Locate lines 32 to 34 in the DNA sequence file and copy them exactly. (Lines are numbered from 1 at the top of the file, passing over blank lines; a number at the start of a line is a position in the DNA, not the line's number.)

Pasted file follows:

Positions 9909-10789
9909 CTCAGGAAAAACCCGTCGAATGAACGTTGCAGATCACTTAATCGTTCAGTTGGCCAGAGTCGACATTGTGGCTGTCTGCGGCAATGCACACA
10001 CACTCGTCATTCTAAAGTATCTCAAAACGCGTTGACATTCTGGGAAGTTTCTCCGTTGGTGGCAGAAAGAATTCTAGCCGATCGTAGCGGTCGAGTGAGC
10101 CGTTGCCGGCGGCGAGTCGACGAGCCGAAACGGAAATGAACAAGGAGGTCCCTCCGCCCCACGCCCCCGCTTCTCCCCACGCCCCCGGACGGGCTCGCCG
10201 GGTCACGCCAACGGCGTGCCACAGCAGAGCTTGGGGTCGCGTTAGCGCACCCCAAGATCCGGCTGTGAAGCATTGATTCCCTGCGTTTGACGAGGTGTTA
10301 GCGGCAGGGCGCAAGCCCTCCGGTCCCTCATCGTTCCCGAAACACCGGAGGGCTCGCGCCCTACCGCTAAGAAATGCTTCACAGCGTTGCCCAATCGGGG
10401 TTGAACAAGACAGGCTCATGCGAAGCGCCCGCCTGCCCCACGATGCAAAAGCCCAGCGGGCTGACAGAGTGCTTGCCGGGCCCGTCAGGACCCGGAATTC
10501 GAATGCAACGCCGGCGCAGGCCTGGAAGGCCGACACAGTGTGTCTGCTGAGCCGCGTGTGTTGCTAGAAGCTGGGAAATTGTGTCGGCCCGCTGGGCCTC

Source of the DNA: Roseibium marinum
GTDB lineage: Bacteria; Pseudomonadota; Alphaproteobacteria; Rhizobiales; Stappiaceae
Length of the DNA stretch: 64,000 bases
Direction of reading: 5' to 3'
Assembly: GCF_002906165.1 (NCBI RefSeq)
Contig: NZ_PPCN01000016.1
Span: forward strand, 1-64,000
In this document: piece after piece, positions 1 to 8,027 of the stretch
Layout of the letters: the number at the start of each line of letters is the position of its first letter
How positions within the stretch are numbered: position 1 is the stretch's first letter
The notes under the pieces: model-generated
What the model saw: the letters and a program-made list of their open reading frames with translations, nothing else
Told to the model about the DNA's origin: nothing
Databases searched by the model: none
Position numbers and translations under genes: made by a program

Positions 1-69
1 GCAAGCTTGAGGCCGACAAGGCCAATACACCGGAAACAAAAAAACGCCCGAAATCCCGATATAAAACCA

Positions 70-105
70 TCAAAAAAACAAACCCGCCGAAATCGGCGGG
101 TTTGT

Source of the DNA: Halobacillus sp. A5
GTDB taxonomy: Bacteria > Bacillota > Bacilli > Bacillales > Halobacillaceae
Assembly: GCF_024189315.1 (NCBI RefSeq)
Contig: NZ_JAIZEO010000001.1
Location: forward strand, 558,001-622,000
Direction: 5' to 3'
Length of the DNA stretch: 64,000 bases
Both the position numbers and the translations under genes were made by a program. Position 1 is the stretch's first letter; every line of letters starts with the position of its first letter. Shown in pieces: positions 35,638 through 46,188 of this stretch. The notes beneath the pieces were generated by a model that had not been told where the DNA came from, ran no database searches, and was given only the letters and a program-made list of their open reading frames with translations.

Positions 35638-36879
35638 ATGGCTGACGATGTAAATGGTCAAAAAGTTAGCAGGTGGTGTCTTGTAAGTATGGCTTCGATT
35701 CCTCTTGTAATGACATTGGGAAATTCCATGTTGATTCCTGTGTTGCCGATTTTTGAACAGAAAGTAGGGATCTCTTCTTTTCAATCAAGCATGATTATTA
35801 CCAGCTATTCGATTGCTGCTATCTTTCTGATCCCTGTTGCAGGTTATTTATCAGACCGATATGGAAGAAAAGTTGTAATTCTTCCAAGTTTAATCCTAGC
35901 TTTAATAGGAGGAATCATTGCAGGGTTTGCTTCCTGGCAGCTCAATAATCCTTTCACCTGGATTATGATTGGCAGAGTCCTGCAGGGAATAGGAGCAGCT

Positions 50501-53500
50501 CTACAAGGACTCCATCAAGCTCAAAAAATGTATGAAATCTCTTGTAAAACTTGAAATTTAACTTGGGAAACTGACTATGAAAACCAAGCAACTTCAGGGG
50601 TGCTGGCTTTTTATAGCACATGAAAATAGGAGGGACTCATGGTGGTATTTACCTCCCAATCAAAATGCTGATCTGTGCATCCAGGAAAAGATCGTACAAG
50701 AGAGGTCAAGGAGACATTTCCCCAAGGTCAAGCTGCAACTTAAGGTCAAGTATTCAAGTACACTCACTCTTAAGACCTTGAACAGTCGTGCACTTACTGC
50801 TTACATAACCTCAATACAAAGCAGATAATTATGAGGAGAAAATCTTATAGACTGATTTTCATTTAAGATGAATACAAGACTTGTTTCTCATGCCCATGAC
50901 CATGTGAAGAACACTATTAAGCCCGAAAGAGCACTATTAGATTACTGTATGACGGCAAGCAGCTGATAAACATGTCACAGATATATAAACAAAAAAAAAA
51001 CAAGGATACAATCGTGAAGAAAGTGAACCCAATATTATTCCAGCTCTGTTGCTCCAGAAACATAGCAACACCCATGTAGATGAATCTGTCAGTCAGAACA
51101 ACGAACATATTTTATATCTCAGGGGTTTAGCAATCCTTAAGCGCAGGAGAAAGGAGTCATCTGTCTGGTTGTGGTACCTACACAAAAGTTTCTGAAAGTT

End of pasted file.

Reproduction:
Contig: NZ_JAIZEO010000001.1
Location: forward strand, 558,001-622,000
Direction: 5' to 3'